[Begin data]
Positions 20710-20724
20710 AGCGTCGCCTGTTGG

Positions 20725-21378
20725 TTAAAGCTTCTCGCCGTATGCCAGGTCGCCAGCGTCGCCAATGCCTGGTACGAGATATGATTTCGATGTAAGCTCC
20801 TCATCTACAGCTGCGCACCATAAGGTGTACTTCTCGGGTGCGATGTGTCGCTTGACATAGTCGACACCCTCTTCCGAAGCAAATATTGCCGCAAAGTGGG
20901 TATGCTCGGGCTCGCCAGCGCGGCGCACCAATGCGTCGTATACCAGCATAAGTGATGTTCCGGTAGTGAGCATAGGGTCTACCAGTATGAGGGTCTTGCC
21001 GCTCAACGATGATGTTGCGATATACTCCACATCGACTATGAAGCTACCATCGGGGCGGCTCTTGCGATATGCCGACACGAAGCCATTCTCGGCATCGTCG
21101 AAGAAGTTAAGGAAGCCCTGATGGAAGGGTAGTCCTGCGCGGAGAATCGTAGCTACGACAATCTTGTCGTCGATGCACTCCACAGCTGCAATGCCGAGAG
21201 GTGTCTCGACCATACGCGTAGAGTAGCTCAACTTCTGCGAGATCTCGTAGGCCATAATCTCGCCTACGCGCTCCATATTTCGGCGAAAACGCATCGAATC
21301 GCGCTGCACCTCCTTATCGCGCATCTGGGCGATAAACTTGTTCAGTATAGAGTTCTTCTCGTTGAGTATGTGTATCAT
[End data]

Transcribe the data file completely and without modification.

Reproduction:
Positions 20710-20724
20710 AGCGTCGCCTGTTGG

Positions 20725-21378
20725 TTAAAGCTTCTCGCCGTATGCCAGGTCGCCAGCGTCGCCAATGCCTGGTACGAGATATGATTTCGATGTAAGCTCC
20801 TCATCTACAGCTGCGCACCATAAGGTGTACTTCTCGGGTGCGATGTGTCGCTTGACATAGTCGACACCCTCTTCCGAAGCAAATATTGCCGCAAAGTGGG
20901 TATGCTCGGGCTCGCCAGCGCGGCGCACCAATGCGTCGTATACCAGCATAAGTGATGTTCCGGTAGTGAGCATAGGGTCTACCAGTATGAGGGTCTTGCC
21001 GCTCAACGATGATGTTGCGATATACTCCACATCGACTATGAAGCTACCATCGGGGCGGCTCTTGCGATATGCCGACACGAAGCCATTCTCGGCATCGTCG
21101 AAGAAGTTAAGGAAGCCCTGATGGAAGGGTAGTCCTGCGCGGAGAATCGTAGCTACGACAATCTTGTCGTCGATGCACTCCACAGCTGCAATGCCGAGAG
21201 GTGTCTCGACCATACGCGTAGAGTAGCTCAACTTCTGCGAGATCTCGTAGGCCATAATCTCGCCTACGCGCTCCATATTTCGGCGAAAACGCATCGAATC
21301 GCGCTGCACCTCCTTATCGCGCATCTGGGCGATAAACTTGTTCAGTATAGAGTTCTTCTCGTTGAGTATGTGTATCAT